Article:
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League of Women Voters of New York State Education Foundation, Inc.
The questions were prepared by the Leagues of Women Voters of New York State and asked of all candidates for this office.
Read the answers from all candidates (who have responded).
Questions & Answers
1. What measures do you support to save existing jobs and create new jobs in New York State?
One key action that I believe will help to save existing jobs and create new jobs is the leveraging of our academic institutions to make our colleges and universities more responsive to the needs of the business community. I have found that a key concern of business leaders, in addition to lower taxes, is a trained workforce. The SUNY Nanotechnology college is a good example here in Albany where we tied our local university to the growing nanotechnology and semiconductor industry. Buffalo is also doing this with biotechnology. Investments in higher education coupled with more strategic thinking about the needs of businesses we are trying to attract will go a long way in promoting New York, and particularly upstate, as a place where businesses can find superior talent.
2. How do you think New York can best deal with upcoming unsustainable deficit budgets?
We need a mix of cuts and revenue raisers to address the State’s dire fiscal crisis. Cuts undoubtedly need to be made. Although painful, these cuts have and will be made in the education and healthcare arenas. Unless there are other significant increases, it will be very difficult to balance the budget without some real cuts to these areas. I will consider revisiting temporary revenue raisers in an effort to help New York regain some economic ground. I would support a new tax restructuring plan providing that the wealthiest New Yorkers pay their fair share of taxes, i.e. a version of the so-called “Millionaire’s Tax”. However, I will not support revenue raising measures at the expense of the State’s needy and most vulnerable.
3. What reforms would you propose to address inadequate campaign finance rules and enforcement in New York?
We absolutely must break the link – whether real or only in the minds of voters rightly discouraged by the taint of politics – between industry lobbyists and campaign money. One way to do that is with campaign finance reform – strict disclosure, lower contribution limits, aggressive and independent enforcement and harsh penalties. I have long fought for these reforms and I will keep fighting until they are the law in New York State. I have also been a long-time supporter of “clean elections” or the public financing of campaigns. Changes are also needed in the area of enforcement of campaign finance rules. There is no valid reason to continue the antiquated requirement of forcing a deadlocked Board of Elections to bring lawsuits to enforce ministerial filing and excess-contribution violations. Rather, any candidate who fails to file, or who files late, or who accepts an illegal contribution automatically should be penalized. This simple change would greatly enhance compliance.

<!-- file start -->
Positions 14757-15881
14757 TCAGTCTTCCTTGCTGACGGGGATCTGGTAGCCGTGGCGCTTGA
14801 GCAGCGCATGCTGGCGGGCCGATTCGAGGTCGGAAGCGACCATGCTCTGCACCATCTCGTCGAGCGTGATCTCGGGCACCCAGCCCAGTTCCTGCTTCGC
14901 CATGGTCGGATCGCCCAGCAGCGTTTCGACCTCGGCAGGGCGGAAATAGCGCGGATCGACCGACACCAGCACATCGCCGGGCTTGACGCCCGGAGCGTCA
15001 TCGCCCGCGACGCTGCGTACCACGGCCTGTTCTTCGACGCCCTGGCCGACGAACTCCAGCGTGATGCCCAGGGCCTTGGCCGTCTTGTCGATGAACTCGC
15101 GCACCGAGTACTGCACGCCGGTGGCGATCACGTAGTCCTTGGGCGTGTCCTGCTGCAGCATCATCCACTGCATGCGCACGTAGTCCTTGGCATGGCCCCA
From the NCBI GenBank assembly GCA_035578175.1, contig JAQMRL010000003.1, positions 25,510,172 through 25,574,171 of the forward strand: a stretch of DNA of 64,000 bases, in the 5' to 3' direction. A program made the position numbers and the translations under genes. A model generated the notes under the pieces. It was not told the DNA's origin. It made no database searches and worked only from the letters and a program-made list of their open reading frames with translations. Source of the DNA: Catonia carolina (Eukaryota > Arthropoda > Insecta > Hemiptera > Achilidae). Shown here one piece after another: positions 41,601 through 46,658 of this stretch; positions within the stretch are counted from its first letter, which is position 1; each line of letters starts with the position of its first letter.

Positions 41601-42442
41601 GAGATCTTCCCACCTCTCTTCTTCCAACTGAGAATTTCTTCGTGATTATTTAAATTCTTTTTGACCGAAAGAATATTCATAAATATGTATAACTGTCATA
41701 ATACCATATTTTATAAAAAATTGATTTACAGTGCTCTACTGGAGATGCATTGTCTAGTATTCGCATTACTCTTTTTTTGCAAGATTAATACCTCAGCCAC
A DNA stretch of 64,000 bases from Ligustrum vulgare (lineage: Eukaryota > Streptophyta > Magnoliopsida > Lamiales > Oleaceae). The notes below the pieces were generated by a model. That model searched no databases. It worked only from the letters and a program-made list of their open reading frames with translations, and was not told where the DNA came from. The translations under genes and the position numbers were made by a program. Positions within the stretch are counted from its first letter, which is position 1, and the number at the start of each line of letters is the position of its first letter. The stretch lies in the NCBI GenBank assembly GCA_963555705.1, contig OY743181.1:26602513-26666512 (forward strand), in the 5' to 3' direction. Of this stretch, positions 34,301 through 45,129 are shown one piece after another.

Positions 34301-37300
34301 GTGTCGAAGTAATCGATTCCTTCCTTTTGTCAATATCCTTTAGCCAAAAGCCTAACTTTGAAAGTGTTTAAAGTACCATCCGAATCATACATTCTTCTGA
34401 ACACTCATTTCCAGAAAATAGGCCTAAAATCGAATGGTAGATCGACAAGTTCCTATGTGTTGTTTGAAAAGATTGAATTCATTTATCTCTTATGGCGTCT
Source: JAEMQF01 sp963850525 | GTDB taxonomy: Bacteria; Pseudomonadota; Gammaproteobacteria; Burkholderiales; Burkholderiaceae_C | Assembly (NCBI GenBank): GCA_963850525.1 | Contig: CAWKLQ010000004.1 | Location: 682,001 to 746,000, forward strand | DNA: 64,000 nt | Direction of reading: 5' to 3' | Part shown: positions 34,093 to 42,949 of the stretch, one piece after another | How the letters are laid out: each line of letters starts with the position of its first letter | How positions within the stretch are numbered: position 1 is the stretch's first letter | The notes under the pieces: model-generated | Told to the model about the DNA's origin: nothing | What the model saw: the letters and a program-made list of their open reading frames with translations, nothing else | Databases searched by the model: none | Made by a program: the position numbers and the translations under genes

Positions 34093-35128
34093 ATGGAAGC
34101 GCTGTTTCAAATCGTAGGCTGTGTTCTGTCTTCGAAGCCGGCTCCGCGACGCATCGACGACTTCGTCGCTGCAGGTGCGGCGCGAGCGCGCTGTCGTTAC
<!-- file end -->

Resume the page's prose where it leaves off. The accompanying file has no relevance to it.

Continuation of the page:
4. What reforms would you support for the redistricting process?
I support independent, nonpartisan redistricting: a transparent, good-government legislature begins with transparent, good-government redistricting without gerrymandering. But just as I support nonpartisan redistricting, I also support honoring the constitution’s duty to enact a fair redistricting plan on time: the Legislature has a duty to pass a redistricting plan before the 2012 election. I would also give serious consideration to the following reforms:(1)an independent redistricting commission funded outside the legislative process;(2)absolute equality of population between districts (same standard as U.S. House);(3)prohibition on considering partisanship or residency of incumbent or any challenger;(4)mandatory district contiguity;(5)mandatory compactness (with maximum ratio of perimeter to area to minimize gerrymandering);(6)prohibition on increasing the number of Senate districts;(7)mandatory public hearings and comment period on proposed maps and public access to all data sets.
5. Would you support a cap on property taxes and, if so, how do you think school districts can deal with the decrease in revenue?
I would have to analyze the specific proposal for a local property tax cap plan before committing any support. There are several local property tax cap plans currently being discussed in the Legislature. Regardless, providing adequate funding for public education will undoubtedly continue to be a challenge in the years to come. I voted for changes to make New York competitive in the Race to the Top grant program sponsored by the U.S. Department of Education. As a result we were awarded a large grant. These funds will allow us to infuse $700 million into our schools at a time when it is needed most. In order to give our school districts the resources they need, especially in trying economic times, I also supported a four-measure mandate relief plan tailored specifically to ease the economic constraints under which so many of our school districts are operating. I will continue to explore other options to ensure that we protect and strengthen public education in New York.
Responses to questions asked of each candidate are reproduced as submitted to the League. Candidates' responses are not edited or corrected by the League.
Read the answers from all candidates (who have responded).
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Created from information supplied by the candidate: October 29, 2010 13:26
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